(by Sara Rounsavall)
I descend from a long line of Eastern Kentucky home cooks. Women who made things from scratch. Every day. Not only for the practical purposes of feeding a family in a cost-effective way, but also clearly taking joy in creating and nurturing others. My grandmother made a fresh pie weekly, no recipe needed. My own mother took the time to make fruit roll-ups every apple season of my childhood. I grew up observing this behavior, benefitting from the regular home-cooked meals, and imprinted with the opinion that women are makers. I too would become a maker and a mother, although it wasn’t until my early 20s that that my creative lens focused on the explorations of the kitchen.
Like most women, I had ideals of what I might be like as a mother, most of these images being formed from the many homemaker women of my childhood: I would definitely stay at home. Maybe even home school. Obviously I would be present for all moments in my children’s lives. We would travel often to show that we are part of a global community. I would absolutely make everything—nourishing food, custom clothes, and imaginative toys. And, in this fantasy world, my children would develop the opinion that they too are makers, valuing and appreciating the world that I would create for them.
When I finally became a mother, it was under a different set of circumstances than the one that had shaped my projections. I was college-educated and had spent my 20s traveling, living far from my family and the southern United States where I was raised. I birthed my first child at the age of 34, a full decade later than my own mother, while simultaneously launching an exciting new career as a food and beverage stylist. I no longer wanted to stay at home. The idea of home schooling gave me anxiety. Traveling often proved logistically and financially challenging for our family of four. Long photo shoots would cause me to miss numerous big “moments.” While I do scramble to make most meals from scratch, Target and hand-me-downs have clothed my children since birth.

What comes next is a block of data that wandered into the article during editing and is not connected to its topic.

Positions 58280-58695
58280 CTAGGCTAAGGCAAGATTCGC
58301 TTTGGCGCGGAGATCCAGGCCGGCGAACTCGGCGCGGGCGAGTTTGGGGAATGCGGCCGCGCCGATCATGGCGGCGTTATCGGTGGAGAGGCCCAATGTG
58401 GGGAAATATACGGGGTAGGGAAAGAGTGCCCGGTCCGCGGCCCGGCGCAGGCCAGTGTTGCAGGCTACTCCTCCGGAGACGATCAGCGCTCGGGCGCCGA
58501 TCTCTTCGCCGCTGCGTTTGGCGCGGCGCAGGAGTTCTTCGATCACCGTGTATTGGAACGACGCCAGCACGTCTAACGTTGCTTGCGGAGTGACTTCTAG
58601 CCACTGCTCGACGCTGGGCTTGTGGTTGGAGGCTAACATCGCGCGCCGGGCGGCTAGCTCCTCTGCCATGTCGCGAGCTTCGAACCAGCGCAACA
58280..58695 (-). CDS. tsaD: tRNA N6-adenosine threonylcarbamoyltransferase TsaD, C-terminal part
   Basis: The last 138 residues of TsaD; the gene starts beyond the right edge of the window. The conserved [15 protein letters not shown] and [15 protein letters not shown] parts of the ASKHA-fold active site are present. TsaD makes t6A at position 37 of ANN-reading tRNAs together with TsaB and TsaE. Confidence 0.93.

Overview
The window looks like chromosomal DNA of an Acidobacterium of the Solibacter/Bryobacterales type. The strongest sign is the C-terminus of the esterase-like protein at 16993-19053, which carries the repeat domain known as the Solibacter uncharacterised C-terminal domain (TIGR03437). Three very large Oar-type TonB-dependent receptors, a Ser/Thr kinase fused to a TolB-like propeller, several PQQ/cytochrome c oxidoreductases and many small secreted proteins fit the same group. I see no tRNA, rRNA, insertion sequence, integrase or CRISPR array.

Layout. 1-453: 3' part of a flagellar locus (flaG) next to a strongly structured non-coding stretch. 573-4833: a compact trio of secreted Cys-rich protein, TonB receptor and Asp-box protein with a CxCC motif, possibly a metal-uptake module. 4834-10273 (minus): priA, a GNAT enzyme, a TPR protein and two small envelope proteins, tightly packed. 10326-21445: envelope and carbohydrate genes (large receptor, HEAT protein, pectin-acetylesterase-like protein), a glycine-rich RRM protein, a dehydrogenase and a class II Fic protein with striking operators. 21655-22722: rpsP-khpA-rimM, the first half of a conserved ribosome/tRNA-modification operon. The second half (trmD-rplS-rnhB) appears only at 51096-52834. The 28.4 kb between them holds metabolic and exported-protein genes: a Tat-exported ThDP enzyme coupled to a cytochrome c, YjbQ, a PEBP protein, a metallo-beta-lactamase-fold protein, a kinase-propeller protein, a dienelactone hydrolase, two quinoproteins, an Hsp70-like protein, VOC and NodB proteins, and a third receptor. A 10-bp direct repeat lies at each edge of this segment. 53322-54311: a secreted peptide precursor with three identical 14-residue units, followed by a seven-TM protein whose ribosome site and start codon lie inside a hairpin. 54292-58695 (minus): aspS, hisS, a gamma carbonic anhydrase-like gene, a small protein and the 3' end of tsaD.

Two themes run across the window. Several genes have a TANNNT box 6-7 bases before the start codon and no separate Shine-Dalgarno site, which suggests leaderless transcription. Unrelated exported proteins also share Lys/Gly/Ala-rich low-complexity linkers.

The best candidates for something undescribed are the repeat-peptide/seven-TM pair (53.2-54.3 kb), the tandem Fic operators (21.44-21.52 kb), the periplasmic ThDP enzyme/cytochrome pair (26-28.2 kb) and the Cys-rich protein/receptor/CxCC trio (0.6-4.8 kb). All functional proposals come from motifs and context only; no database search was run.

I have happily accepted that reality is very different than ideals and projections. I am learning that children are born with their own personalities and preferences. My seven- and five-year-olds would choose Doritos over kale chips any day. And anything made by Mattel makes handmade toys look paltry.
I think I have navigated many chapters of motherhood with grace, or at least humor. I am finding that parenthood is a continuous lesson in letting go, and often times about doing less. But there is one fantasy I intend to make a reality: Teaching my children the ways of the kitchen and the joys and necessities of healthful foods. This one is personal. The same women I honor, the ones who helped shape my forever love of food, are now aging adults with numerous ailments and diseases, in part due to their Eastern Kentucky diets. And while I have actively chosen a more nutritious culinary path, I have inherited the same genes. And so have my daughters. In my mind, helping my girls develop broad palates and showing them how to prepare foods are non-negotiable. But I have struggled with how to include them into the kitchen practice. With elementary aged children, almost all of our meals are prepared under tight time restrictions. They have helped with weekend baking and observed me on sets, but much of the real meal prep involves knife work and gas flames, which are not completely age appropriate yet.